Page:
For my money, the outcome of that runway is that both of those teams are pretty much in the middle with one of them just being slightly higher than the other. However, much to my chagrin, the team that's higher is Button Bag. The fact of the matter is that they had two looks that literally took my breath away (one of which even made me question long standing aspects of my sexuality), while Unity had one look that impressed, and even then just the top of it. 

So I'm robbed of my perfect storybook ending to this challenge, but I think it's important to note that Unity wasn't done in by its small budget. I don't think more money would have saved them because they didn't seem to have as clear a vision of who their girl was as they claimed in the pitch. But more on that in a minute.

The judges agree and Team Button Bag wins while Unity loses. But they liked way more of Button Bag's looks than I did. Heidi waxes poetic about how great the little embellishments on the cuffs of Dexter's jacket and pants are. They all seem to love Erin's jacket, though I'm not totally sure why aside from the fact that it's yellow. And no one can say enough good things about Laurence's jacket. Nina points out that the moment she saw it she knew it belonged to Laurence, and you have to agree with that. Luckily, they all admit to hating Brik and Jenni's ugly ass dress. So they haven't gone completely crazy. When the team's asked who should win, it seems pretty well split between Dexter and Laurence with Erin getting a couple votes for some reason. 

Over on Team Unity, all of the comments are about the lack of this girl matching up with the girl they pitched. Nina points out that if any girl walked into her office dressed like that she'd ask her where they were going. Zac says that if they'd pitched evening wear at an entry level price point, they might have been in the top. Nina shoots that idea down by pointing out Alex's dress and the mess that is Roberi and Nathalia's look. And then something amazing happens, or at least I think it's amazing, when the team is asked who should go home, everyone to a person names his or herself as the weakest link. Admittedly, Rik doesn't say himself, but he doesn't name anyone else either. Mah-jing clearly has the best look out of everyone, so it'd be ridiculous of him to say himself (although he does point out that he's been in the bottom before). Instead he very tactfully and gracefully says Alex with a list of very reasonable reasons. I think this moment more so than anything that came before is what made me so impressed with this episode. I can't remember this kind of honest selflessness in a team challenge on this show ever before.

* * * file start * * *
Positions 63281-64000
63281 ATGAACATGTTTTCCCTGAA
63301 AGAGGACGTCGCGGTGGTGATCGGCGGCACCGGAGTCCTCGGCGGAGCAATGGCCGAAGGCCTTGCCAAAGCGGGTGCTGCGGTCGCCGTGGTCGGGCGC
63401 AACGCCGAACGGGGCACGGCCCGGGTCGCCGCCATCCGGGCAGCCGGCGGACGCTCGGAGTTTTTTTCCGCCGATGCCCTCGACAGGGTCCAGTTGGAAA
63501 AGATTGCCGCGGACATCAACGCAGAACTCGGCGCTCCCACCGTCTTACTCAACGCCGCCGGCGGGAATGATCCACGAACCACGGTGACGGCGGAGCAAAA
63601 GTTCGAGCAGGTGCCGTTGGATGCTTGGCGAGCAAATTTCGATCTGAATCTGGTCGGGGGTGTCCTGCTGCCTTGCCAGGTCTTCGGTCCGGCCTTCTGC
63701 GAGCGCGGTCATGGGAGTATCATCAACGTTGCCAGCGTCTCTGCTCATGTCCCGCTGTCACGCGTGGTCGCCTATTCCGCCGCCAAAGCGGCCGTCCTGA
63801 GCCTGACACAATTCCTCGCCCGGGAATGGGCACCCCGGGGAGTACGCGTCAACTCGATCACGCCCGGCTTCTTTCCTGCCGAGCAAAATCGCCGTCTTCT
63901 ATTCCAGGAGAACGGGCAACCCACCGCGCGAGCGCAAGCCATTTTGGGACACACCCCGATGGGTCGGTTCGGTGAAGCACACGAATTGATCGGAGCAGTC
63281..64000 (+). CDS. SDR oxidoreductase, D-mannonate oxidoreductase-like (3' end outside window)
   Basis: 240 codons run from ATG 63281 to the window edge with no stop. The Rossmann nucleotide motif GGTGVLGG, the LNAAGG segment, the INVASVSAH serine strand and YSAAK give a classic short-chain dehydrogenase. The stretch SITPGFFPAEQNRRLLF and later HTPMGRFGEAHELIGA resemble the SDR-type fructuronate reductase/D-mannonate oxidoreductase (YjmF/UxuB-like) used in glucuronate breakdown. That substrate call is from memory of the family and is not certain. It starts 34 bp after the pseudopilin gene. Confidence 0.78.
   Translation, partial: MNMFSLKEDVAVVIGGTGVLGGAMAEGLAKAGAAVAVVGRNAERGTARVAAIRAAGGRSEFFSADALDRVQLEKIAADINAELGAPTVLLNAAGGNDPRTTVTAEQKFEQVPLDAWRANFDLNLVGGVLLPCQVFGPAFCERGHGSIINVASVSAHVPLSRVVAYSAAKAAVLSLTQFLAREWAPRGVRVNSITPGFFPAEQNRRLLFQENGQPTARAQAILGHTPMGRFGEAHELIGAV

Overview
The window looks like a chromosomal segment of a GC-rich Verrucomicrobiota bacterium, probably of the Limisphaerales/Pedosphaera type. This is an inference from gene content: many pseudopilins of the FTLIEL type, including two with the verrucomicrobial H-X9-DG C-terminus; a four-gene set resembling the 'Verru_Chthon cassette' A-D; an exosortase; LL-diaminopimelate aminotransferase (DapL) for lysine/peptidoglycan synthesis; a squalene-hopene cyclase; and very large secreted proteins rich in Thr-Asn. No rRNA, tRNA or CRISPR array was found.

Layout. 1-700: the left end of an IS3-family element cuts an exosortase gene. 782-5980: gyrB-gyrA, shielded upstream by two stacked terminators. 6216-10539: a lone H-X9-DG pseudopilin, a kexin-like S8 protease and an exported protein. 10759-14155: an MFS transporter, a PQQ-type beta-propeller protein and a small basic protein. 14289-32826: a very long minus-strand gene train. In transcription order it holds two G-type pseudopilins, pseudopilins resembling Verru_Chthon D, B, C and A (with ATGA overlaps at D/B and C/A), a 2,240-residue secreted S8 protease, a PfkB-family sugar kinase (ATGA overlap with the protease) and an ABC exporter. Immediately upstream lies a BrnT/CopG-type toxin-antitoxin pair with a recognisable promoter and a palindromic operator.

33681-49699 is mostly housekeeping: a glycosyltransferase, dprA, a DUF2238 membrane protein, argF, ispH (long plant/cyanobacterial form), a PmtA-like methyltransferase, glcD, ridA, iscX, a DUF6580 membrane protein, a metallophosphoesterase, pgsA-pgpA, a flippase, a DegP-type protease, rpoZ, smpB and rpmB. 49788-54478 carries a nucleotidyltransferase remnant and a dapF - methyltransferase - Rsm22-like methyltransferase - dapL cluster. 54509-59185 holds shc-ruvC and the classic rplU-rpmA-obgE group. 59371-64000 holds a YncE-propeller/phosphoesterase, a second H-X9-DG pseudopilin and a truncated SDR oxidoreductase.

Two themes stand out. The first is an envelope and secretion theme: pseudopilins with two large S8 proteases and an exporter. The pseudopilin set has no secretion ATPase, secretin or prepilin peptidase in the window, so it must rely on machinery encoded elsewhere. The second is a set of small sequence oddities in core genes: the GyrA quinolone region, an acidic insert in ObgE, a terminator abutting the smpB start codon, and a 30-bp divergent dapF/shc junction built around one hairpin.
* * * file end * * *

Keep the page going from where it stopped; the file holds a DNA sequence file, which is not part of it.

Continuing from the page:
Dexter wins, and Alex loses. There's something fitting about that as both of the people who kind of took the reins and led there team are rewarded and punished respectively. But here's where I think I'm going to get a bit controversial: If I were Tim, I think I would have saved Alex here. Listen, I know the save isn't something we've ever really agreed on here. Either we feel as though it's used in pity (as with Justin a few years back) or we feel like it's ridiculous and just proprietary (as with Edmond). For the record, I loved Justin being saved, but I was in the minority, but that's neither here nor there. My reasoning this time around is simple: Tim didn't seem to hate what Alex was doing when he saw it in the workroom, so he can take some portion of the blame here for not steering him in the right direction. But also, Alex was just in the top three one episode ago, so clearly there's something to him that deserves to stick around. I for one would like to see more from him. I don't think the judges got rid of someone who could have won the whole competition here, but there's a part of me that thinks maybe he just deserves to stick around for a little bit longer. Based on how emotional Tim was when he came into the Greenroom, I thought for sure that he was going to do it. Alas, no such luck. Goodbye Alex, your slow and sleepy tones will be missed. 

Loose Threads

--Speaking of Alex's visit to the top three last week, how about the fact that Roberi was in the top three as well and both of them end up in the bottom two this week?

--Mah-Jing was our source of manufactured drama this week; which shouldn't be surprising as he plays the role so well. He's a very sensitive man, but all his complaints about being left out fell on deaf ears to me. This fact was made all the more apparent by the end of the judging when he's pointing out how welcomed in the group he felt. 

--Conversely, Mah-Jing's story about his Chinese/Black background was really nice and illuminating. I can see how his years of bullying would have made him into the crybaby (I mean gentle soul) he is today.

--In my notes, I started out by questioning if Mah-Jing or Alex was getting the stronger loser edit in this episode, but by the mid-point I was firmly on Mah-Jing. Alex's story about dropping out of high school was touching, and clearly the kind of last hurrah spotlight we're used to, but the way that Mah-Jing dominated the middle of the episode made me think for sure that it was his time. 

--I'd love to hear what you guys think about the pitch and the allocation of money aspect of this episode. I was firmly against it as I thought it was unfair, but then seeing how the losing team was done in by their lack of vision and not their money, I'm not so sure any more. It seems like a realistic aspect of the fashion world (much like when the contestants work with clients) that I'm starting to think could enhance the show. I don't think every episode should feature it, but maybe an episode or two a season could? That'd be interesting.